BeOS was such a curious thing — a ground-up, brand new operating system optimized for “multimedia” and the internet, launched in the mid 90’s by some former Apple folks. I bought a boxed copy at the university book store when I was an undergraduate and booted into it alongside Windows (NT!!) and Red Hat Linux (the late 90s were wild kids). I genuinely loved BeOS — it was fast and unique and had a decent browser but no other real software to speak of, which was a real challenge in the time before everything could be accomplished with a browser.
Without an ecosystem of third-party software it couldn’t find an edge between Windows and the then-actually-beleaguered Mac. BeOS promised a “clean slate” that was developer friendly but it was just foreign enough, not to mention a platform with no real user base, that it wouldn’t gain enough traction to sustain. And even though it had a POSIX compatible shell, it wasn’t actually Unix underneath, so it didn’t fit with the emerging Linux ecosystem either (Unix applications were able to be ported over, but it wasn’t just a simple recompile). After Apple purchased Next instead of Be to replace the Classic OS, the IP bounced around and some of the tech ended up in a few internet and media appliances that are still in use today. The open source Haiku project has re-implemented and expanded on the core BeOS functionality.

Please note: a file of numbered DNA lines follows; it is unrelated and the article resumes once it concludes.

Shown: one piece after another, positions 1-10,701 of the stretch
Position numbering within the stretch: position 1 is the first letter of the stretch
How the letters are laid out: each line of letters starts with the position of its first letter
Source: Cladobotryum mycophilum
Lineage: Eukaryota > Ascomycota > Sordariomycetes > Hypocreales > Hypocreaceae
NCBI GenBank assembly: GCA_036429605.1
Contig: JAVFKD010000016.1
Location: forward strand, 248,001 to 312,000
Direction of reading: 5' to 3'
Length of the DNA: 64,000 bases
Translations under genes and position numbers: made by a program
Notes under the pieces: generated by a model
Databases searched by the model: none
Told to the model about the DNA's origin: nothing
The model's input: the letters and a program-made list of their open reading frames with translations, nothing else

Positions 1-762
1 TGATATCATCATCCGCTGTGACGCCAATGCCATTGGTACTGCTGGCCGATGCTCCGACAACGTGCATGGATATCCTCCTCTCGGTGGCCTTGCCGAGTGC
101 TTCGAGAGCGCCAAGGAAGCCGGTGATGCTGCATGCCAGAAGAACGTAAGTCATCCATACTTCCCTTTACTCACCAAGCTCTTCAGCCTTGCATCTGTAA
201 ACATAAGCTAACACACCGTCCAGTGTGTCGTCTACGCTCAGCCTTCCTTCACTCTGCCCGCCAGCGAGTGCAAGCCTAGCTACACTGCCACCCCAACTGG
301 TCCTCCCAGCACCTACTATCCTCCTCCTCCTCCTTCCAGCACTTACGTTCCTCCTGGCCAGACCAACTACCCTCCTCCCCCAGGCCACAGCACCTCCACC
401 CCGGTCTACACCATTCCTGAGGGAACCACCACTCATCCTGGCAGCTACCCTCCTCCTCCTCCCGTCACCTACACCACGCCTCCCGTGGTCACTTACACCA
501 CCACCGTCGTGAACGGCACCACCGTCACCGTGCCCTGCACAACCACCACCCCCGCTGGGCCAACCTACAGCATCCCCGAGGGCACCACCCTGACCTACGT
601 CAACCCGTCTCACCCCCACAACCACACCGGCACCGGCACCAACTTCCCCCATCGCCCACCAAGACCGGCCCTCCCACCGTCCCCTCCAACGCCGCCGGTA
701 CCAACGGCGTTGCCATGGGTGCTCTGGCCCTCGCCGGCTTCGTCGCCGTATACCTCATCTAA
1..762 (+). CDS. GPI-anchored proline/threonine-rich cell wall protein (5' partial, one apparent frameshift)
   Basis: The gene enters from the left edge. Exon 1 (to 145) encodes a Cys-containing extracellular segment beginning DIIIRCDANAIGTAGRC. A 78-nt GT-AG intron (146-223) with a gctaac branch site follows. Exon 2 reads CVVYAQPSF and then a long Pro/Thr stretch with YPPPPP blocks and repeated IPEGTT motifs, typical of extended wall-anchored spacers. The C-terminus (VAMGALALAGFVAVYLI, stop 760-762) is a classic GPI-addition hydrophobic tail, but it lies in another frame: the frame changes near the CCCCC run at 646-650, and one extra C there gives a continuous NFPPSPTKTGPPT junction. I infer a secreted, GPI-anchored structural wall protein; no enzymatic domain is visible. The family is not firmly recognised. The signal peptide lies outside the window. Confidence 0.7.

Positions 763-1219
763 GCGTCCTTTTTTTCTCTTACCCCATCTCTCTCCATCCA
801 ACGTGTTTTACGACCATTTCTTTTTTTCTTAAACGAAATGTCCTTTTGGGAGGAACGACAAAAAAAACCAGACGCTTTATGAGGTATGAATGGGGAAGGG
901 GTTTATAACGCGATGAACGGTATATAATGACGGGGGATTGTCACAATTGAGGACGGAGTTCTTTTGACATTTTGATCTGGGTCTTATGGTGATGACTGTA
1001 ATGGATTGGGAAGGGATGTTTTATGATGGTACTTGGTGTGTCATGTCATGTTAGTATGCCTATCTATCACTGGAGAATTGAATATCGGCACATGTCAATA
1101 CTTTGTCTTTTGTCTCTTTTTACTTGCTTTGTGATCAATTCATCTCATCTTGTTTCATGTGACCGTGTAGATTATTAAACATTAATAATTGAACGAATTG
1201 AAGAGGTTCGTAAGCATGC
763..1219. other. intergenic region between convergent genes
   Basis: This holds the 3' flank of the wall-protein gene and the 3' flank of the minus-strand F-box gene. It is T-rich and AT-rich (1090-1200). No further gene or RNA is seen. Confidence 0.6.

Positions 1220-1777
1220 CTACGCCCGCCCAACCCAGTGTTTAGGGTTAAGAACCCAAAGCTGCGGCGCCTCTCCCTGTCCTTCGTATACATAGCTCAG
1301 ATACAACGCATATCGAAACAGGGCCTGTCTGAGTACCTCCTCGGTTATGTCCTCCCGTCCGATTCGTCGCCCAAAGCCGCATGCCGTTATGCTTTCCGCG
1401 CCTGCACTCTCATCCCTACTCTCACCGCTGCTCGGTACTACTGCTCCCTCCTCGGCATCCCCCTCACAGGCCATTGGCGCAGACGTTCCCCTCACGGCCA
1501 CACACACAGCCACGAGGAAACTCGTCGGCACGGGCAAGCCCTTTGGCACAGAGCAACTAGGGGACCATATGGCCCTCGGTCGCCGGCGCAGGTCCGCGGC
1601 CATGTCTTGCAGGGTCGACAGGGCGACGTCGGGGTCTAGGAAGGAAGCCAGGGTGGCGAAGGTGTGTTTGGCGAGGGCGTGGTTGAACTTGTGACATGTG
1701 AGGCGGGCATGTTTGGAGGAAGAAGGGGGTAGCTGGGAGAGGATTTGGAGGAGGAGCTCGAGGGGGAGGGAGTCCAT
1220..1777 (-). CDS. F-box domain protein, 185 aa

I have no idea if this is something they’ve been publishing since 2016 but it’s an incredible … “resource” doesn’t feel like quite the right phrasing, maybe “accounting” of just how terrible Trump has been as political figure. The categories alone are damning — “Sexual Misconduct, Harassment, and Bullying” and “White Supremacy, Racism, Homophobia, Transphobia, & Xenophobia” being the most egregious, though “Collusion with Russia & Obstruction of Justice” and “Trump Family Business Dealings” will be just as important to prosecute.
Ryan Avent is a smart fella (you should sign up for his newsletter) who writes about economics, politics, culture, etc. for The Economist. This thread (yes, the irony that it’s on Twitter not a blog is not lost on me) outlines a lot of why I wanted to start blogging again.